Parque Patagonia
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Located in the transition zone between the arid steppe of Argentine Patagonia and the temperate southern beech forests of Chilean Patagonia, the future Patagonia National Park encompasses an array of ecosystems including grasslands, riparian forests, and wetlands. Thanks to this range of habitats, biodiversity can thrive. Species roam freely from habitat to habitat, easily adapting to changing global temperature trends with the availability of vertical gradients.


The dry steppe grasslands of Argentine Patagonia are characterized by minimal rainfall (less than 150 millimeters annually), cold, dry winds, and sandy soil. The Andes Mountains block moisture from flowing west, creating this arid area region only 200 miles from the ocean. A number of tough plants have been able to adapted to this harsh environment, including shrubs like calafate, quilembay and yaoyín, and tuft grasses like flechilla and coirón poa. These grasslands support hardy animals such as the burrowing owl, the gray fox, tuco-tuco, mara, armadillos, various eagle and hawk species, and keystone predators like the puma. A wide range of animals thrive in the more habitable outskirts of the desert and around ephemeral lakes formed from the Andes' runoff, where trees and more nutritious aqueous grasses can grow.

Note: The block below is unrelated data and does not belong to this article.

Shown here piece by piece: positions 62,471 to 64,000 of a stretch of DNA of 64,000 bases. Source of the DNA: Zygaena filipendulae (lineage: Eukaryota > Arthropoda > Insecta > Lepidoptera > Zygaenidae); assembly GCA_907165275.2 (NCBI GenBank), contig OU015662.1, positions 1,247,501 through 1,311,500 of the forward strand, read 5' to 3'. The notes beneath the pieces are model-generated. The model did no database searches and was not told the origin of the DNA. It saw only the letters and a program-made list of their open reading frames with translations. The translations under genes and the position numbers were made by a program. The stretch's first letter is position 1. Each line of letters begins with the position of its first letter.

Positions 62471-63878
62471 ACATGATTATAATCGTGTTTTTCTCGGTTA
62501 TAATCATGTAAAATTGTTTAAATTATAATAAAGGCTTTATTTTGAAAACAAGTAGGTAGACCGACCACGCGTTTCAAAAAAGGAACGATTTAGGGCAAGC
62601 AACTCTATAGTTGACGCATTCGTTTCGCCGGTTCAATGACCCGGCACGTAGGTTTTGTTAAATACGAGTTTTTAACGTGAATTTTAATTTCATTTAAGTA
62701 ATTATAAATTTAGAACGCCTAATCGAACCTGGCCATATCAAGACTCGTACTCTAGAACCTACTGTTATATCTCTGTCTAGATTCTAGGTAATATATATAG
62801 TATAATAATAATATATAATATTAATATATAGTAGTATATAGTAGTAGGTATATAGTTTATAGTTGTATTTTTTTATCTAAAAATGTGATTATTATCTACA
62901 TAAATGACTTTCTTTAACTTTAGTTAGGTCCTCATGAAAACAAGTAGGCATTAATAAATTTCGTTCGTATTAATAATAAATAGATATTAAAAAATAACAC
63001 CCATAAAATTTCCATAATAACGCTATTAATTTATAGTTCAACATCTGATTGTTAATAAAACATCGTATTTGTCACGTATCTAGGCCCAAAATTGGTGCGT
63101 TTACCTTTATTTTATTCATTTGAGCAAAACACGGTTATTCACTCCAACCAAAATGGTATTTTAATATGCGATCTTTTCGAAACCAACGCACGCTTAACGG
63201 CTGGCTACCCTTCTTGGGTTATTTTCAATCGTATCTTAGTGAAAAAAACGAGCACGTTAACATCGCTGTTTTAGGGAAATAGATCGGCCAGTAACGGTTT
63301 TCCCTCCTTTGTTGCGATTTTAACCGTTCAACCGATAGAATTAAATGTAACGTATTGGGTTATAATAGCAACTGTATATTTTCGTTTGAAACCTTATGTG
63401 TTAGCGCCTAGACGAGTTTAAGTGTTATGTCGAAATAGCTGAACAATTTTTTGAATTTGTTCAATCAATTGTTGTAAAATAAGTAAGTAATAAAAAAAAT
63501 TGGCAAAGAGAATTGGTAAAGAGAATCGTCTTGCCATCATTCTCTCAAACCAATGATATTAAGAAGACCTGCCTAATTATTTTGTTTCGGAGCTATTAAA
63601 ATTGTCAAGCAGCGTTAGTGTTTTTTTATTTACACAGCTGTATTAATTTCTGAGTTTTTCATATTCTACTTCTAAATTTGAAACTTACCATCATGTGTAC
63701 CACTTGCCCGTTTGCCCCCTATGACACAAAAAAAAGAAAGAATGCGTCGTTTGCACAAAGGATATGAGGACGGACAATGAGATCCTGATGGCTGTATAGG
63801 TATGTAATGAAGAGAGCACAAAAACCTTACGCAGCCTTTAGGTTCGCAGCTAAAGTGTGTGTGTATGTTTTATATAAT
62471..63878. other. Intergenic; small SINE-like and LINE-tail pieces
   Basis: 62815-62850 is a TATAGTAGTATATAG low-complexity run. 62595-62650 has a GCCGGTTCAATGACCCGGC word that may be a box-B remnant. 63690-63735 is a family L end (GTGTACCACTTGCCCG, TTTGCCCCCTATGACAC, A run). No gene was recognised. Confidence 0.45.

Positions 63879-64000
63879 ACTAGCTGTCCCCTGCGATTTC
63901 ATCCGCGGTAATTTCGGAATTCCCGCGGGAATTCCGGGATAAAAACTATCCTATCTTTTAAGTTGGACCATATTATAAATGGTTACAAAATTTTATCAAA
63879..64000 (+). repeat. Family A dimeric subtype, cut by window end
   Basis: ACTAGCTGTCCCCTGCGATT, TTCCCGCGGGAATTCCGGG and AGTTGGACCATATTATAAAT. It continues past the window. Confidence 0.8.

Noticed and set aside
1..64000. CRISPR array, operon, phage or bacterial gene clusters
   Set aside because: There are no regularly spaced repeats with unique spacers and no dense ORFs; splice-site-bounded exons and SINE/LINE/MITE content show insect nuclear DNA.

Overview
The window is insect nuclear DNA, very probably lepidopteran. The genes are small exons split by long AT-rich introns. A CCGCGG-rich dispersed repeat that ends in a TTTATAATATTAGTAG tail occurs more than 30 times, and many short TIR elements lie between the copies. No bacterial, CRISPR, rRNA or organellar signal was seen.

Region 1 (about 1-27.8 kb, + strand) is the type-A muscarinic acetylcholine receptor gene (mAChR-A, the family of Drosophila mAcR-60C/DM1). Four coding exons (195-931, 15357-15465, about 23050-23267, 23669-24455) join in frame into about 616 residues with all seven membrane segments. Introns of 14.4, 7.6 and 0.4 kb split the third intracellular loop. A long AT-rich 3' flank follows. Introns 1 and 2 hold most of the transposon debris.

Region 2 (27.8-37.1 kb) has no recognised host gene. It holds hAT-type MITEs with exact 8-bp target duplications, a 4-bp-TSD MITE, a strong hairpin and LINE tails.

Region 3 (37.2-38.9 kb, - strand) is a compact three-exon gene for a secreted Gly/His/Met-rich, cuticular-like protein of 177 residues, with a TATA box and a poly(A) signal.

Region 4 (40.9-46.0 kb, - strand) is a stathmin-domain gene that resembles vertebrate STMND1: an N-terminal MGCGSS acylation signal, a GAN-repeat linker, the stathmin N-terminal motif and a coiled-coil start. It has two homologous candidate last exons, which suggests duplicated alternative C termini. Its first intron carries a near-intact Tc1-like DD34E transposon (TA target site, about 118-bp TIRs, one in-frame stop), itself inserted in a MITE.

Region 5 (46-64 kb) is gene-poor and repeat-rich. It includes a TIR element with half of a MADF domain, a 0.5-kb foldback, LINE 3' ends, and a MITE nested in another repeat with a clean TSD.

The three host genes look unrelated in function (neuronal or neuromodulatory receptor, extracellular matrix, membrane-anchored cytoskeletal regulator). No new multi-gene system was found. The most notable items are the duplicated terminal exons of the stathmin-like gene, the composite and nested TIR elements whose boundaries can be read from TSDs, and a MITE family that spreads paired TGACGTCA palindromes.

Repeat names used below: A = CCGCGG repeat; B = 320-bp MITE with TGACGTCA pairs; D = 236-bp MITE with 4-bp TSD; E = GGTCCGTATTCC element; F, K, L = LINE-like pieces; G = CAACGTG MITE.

Moving west and climbing the vertical gradient of the Andes Mountains, the park’s flora and fauna changes notably. The landscape begins to transform into forests, which consistss mostly of three species in the southern beech (Nothofagus) genus: lenga, ñire, and coiue. Here, rainfall can reach 4,000 millimeters per year, generating dense forests, full of nutrients from high leaf litter. These forests host 370 vascular plant genera, which are vital to the survival of the surrounding fauna. Some significant mammals include the endangered huemul deer, puma, red fox, and various species of bats. The forests of the future Patagonia National Park also contain a high diversity of bird species and a range of amphibians and reptiles.


Throughout Patagonia, the guanaco, a large camelid that is a wild relative of the llama, is the most abundant herbivore. It feeds on 75% of all plant species in the Patagonian steppe. The guanaco acts as a keystone species: it prevents domination of grass species, acts as great dispersers and fertilizers, and has high reproductive rates, providing food for local carnivores, especially pumas.

Although the park lies on the eastern side of the Andes, its glacier-fed streams and rivers run toward the Pacific Ocean. Their turquoise blue water is some of the purest in the world, and is home to substantial populations of native fish such as perca (Percichthys trucha), pejerrey patagonico (Patagonina hatcheri) and puyen. Atlantic salmon, as well as brook, brown, and rainbow trout, have been introduced to the area.



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